How can the company reflect the experience gained with TEST in its business strategies and day-to-day operations?
This step outlines the actions a company can take to continually improve its performance through RECP and to expand the scope of TEST with follow-up activities focused on eco-innovation and sustainable development.
With the concept of Plan-Do-Check-Act as its foundation, the TEST approach provides an iterative process to achieve continuous improvement. The completion of all TEST steps secures long-term benefits for the organization in terms of resource efficiency and integrated environmental performance management.
When the company management reviews the results from the previous step of performance evaluation, it can take decisions to consolidate and sustain the TEST experience. This is likely to impact its business model, leading to changes in its core values and strategies regarding sustainable development. This is the ultimate goal of the TEST approach.
The major drivers of this process are stakeholder expectations, both internal and external. An enterprise can increase its economic value by reflecting these expectations at all levels of the management pyramid (from enterprise values, policies and goals, through operational strategies and procedures, to processes and products).
Opportunities for developing partnerships with stakeholders along the supply chain, rethinking the business model toward a more circular one, for implementing a full-scale EMS/EnMS and having it certified, and improving the product life cycle are all actions a company could pursue within the framework of continuous improvement.
While many opportunities for green and circular business models link product design and manufacturing to value chain management , companies (in particular SMEs) may be better able to introduce improvements in their internal production processes first rather than at the value chain level. The latter would require more complex analysis and greater capacity to cooperate with other organizations in the value chain. For this reason, it is best to begin with the TEST approach focusing on production processes. This brings the company not only direct environmental benefits and increased income, but also new skills and new arguments to use in the framing of cooperation with stakeholders along the value chain.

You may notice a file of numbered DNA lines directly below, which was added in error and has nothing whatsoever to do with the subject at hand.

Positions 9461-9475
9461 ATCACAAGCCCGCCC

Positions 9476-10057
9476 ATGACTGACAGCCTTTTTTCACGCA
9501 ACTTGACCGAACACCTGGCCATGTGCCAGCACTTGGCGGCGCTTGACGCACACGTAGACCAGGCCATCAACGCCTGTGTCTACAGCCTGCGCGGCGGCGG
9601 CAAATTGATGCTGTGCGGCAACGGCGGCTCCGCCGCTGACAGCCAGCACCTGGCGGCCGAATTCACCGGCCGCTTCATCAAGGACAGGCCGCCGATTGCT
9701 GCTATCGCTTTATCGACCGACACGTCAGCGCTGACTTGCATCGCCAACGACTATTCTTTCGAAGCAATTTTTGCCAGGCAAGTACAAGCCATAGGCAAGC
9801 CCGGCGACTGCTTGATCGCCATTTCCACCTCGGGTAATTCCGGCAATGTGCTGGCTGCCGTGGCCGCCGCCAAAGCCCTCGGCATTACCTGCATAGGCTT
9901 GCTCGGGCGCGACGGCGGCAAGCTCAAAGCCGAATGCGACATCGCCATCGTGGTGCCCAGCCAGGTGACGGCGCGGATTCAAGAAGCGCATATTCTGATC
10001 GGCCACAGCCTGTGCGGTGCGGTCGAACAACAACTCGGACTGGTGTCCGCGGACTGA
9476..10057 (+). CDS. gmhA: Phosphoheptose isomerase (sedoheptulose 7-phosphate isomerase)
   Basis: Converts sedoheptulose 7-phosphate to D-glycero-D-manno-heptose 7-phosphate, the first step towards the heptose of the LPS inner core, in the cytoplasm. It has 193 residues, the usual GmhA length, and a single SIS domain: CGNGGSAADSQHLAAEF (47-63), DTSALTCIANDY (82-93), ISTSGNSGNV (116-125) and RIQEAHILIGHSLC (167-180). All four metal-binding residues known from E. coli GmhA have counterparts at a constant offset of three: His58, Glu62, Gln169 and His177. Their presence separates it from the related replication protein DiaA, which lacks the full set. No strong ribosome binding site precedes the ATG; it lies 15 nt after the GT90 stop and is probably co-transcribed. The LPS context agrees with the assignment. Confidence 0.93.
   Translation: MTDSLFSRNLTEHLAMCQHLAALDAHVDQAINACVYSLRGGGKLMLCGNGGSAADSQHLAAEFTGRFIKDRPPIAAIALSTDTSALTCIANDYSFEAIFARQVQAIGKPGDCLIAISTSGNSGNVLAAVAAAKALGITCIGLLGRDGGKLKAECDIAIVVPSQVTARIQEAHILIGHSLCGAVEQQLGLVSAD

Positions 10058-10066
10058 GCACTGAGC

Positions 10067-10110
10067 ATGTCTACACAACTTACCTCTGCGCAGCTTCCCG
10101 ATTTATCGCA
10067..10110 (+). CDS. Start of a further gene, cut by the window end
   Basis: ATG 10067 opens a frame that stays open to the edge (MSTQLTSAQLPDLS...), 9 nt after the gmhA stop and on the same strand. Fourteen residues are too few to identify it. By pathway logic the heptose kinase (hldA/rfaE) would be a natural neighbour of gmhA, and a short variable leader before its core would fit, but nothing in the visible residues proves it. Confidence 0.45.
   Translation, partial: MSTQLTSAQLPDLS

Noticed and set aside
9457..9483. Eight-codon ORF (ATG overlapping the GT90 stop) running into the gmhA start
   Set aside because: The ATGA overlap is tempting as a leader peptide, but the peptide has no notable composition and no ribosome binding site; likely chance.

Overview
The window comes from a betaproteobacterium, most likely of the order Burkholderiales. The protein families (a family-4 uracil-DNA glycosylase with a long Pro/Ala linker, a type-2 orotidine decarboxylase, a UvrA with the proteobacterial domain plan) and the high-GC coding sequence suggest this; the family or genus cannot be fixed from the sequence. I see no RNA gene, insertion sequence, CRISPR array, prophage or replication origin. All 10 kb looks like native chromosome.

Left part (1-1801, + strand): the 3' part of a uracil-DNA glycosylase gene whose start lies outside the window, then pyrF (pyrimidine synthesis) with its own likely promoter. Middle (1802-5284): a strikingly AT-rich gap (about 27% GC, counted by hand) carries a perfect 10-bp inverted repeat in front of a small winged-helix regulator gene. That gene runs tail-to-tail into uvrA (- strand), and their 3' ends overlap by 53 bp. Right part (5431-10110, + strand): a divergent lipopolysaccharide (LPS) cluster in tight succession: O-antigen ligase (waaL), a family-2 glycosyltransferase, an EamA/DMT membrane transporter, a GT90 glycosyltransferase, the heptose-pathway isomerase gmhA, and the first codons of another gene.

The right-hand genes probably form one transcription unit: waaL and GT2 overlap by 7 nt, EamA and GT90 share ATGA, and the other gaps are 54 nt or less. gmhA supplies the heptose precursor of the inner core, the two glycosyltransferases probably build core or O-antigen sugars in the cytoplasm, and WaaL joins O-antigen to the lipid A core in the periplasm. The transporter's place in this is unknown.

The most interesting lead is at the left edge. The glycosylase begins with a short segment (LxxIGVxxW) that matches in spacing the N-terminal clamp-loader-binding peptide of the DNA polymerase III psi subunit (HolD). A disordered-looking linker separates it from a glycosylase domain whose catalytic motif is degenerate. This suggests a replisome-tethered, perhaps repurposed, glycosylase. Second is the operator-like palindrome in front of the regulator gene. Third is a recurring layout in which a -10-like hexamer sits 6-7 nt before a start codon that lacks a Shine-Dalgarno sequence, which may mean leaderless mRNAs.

Every company is connected to the other entities in the value chains through flows of materials, energy and water, which are turned into product and non-product outputs. These are the focus of the TEST approach’s detailed analysis. Companies can then use the information they have gathered about these flows to calculate the environmental footprint of their products and undergo a simple life cycle analysis (see step 1.2 of TEST). More often than not, companies are surprised by how much information they have gathered by the end of the first TEST cycle on the impacts of their products over the whole of their life cycle as well as on the opportunities for improving these impacts.